California’s Economic Growth Outpaces Energy Consumption
By Media Office Staff
California continues to prove it is possible to have a thriving economy with only a small increase in energy consumption.
From 2016 to 2017, job growth in California increased almost 2 percent, while electricity consumption was up a little more than 1 percent. Between 2000 and 2017, the state’s gross product grew nearly four times as fast as electricity consumption, according to the California Energy Commission’s latest tracking report on electricity demand.
The tracking progress report discusses forecasts of electricity consumption and peak electricity demand for California from 2018 to 2030. The Energy Commission provides 10-year forecasts for electricity demand in California as part of the Integrated Energy Policy Report (IEPR) process. The IEPR is a key report that assesses and updates major energy trends and issues facing the state’s electricity, natural gas, and transportation fuel sectors.
Various resource planners like the California Public Utility Commission and the California Independent System Operator use the forecasts to balance future electricity demand with supply.
The California Energy Demand Forecast for 2018-2030 presents baseline forecasts of natural gas and electricity consumption and of peak demand for California and utility planning areas. The demand forecast includes estimates of additional achievable energy efficiency savings and photovoltaic adoption and provides options for managed electricity forecasts for resource planning.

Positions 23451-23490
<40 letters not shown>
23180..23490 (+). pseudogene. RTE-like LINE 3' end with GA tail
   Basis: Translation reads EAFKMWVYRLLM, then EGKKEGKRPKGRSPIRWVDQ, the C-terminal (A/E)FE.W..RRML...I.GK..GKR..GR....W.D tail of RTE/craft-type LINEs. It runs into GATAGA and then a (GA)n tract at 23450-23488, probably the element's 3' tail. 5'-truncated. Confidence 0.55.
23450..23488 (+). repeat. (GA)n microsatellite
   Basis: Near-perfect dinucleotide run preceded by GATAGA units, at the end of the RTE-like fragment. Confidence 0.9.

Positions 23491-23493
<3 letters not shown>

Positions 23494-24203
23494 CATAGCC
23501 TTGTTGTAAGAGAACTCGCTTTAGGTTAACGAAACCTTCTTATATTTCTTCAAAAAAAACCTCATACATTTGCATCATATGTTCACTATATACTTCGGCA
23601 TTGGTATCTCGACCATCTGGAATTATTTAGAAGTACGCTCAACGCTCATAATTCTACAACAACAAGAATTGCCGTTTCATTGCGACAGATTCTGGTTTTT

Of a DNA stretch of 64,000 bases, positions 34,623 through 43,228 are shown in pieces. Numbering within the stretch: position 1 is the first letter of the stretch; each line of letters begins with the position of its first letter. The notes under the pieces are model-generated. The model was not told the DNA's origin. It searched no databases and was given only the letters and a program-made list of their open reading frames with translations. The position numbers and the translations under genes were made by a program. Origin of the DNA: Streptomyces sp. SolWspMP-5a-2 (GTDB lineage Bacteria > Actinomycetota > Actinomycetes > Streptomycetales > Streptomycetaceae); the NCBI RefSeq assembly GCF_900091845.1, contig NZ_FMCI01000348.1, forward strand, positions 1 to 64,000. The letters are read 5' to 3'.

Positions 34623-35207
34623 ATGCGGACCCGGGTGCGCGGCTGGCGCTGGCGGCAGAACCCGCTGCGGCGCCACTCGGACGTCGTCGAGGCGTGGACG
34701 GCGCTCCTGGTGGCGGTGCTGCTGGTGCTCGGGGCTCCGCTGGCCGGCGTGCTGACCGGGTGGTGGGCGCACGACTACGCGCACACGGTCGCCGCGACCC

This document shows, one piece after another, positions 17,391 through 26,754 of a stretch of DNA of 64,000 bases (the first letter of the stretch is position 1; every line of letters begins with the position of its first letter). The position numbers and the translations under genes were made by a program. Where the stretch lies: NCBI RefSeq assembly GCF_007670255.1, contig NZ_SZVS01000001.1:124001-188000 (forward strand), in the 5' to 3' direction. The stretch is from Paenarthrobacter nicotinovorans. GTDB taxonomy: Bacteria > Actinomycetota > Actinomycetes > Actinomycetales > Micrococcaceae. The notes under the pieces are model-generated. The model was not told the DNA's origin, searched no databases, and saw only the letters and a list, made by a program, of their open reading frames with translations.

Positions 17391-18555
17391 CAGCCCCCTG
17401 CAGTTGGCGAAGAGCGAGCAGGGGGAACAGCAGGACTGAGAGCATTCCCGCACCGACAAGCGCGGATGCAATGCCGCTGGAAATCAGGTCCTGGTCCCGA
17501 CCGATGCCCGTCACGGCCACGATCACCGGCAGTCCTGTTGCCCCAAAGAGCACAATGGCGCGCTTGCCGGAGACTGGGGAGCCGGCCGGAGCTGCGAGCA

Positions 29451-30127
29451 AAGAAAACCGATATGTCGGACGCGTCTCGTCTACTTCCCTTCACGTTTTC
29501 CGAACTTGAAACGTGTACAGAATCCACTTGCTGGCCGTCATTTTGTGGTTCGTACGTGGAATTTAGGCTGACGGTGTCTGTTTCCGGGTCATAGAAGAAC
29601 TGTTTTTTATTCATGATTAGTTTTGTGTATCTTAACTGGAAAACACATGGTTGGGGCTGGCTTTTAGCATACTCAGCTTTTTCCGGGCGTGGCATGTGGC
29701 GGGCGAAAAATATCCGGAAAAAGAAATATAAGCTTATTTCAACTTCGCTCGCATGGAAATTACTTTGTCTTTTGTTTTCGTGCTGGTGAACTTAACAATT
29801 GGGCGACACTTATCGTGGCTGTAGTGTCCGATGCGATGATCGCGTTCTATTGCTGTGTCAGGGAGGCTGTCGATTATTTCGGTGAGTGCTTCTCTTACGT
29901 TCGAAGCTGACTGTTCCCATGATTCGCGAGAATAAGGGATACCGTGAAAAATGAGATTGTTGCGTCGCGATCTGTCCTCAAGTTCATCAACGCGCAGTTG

Electricity consumption will rise above the California Energy Demand Updated Forecast 2017-2027 because of more electric vehicles, increased manufacturing electricity consumption, decreased savings from efficiency programs, and changes in how residential lighting savings are accounted for, according to the tracking progress report.
Projected personal income slightly decreased, commercial employment remains the same, manufacturing output increases and population growth has an almost identical growth when comparing the forecast for 2017-2027 and the demand forecast for 2018-2030.